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Downloads - empirica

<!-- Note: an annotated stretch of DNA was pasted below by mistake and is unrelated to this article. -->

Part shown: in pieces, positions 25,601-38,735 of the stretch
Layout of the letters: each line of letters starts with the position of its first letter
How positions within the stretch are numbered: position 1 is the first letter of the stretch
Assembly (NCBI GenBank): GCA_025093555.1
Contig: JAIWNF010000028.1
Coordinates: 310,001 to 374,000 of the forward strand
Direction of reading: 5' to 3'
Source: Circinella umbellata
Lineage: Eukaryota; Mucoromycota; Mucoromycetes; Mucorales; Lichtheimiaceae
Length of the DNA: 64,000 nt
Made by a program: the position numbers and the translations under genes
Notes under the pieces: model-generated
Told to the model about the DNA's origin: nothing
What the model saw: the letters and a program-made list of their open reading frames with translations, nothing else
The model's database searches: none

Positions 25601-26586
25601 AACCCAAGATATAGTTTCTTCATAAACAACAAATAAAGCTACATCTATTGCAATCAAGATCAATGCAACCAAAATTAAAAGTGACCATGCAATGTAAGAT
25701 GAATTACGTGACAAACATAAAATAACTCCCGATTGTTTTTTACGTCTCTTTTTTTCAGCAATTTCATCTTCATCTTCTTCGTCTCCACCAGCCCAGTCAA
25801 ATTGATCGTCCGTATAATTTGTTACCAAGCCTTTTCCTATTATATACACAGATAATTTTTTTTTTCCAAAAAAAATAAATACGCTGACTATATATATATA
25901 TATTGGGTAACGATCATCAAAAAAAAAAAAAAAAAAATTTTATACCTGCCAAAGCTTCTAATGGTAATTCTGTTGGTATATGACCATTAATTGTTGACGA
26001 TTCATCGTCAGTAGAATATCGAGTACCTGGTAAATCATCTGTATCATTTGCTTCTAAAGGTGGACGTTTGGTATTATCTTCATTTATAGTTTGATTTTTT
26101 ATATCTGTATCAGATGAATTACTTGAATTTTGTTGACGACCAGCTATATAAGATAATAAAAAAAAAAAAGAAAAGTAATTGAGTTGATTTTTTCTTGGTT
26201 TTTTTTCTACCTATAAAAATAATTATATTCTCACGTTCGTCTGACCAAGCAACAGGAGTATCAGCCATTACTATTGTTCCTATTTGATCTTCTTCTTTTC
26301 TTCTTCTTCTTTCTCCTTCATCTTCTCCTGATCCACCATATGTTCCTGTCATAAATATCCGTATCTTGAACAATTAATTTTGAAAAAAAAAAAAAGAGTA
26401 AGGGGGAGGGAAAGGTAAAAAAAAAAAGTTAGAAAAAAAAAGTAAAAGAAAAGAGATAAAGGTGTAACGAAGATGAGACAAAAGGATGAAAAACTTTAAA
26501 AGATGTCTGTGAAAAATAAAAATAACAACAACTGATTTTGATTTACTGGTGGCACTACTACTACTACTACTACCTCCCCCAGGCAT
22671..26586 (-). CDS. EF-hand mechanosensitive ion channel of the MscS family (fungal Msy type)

e-Business in the chemical, rubber and plastics industryas possible contributions and instruments to address the specified objectives. At thesame time, they express a concern that some of the central policy documents may notadequately reflect the importance of ICT for industrial competitiveness in general and theclose links between innovation and ICT usage in particular.6.2.2 Policy suggestionsAgainst these general considerations, the study findings suggest four priority areas forpolicy measures to further support ICT-enabled innovation. Except for the last point (ICTand REACH), these areas are more horizontal than sector-specific, which is in line withthe Commission's commitment "… to the horizontal nature of industrial policy and to avoida return to selective interventionist policies." 176 All suggestions should be considered aspart of a general industrial policy in which innovation plays a central role. Innovation(notably organisational and process innovation) and ICT usage in firms are inseparablylinked with each other, as this study shows; therefore, any specific measures to create afavourable framework for ICT adoption should ideally be embedded in a larger innovationpolicy framework.The study proposes four lines of possible action to enhance and exploit ICT-driveninnovation potential in the CRP industries:e-Business skills in SMEs: strengthening the e-skills base in the sector bysupporting the managerial understanding of e-business among smaller companies.e-Business skills for large firms: ensuring the supply of ICT and e-businessprofessionals by establishing innovative educational schemes.Removing legal uncertainty and risks: focus on further harmonising theregulatory framework for e-business in Europe – particularly considering issues incross-border trading and payments.Enhance specific ICT opportunities for process efficiency: exploreopportunities to facilitate REACH compliance by use of ICT.The following section explains the rationale for these proposed action lines, indicatespossible activities that could be considered and identifies the key stakeholders that needto get involved.e-Skills related actions (I): improving the managerial understanding of e-business among smaller companiesThe study confirms that there is still a "digital divide" between large and small companiesin e-business practices, notably when it comes to advanced forms of data exchange (seeevidence in Sections 3.2-3.5). This hampers the network effect of e-business andreduces the potential of productivity gains on the aggregate (industry) level. Case studiesdemonstrate that, in smaller companies, the understanding and commitment of themanagement is a critical factor for introducing ICT-based innovation in the firm. Thisindicates that a key leverage to accelerate sector wide e-business adoption is to targetowners and managers of smaller companies.176 COM(2005) 474 final, p. 3202

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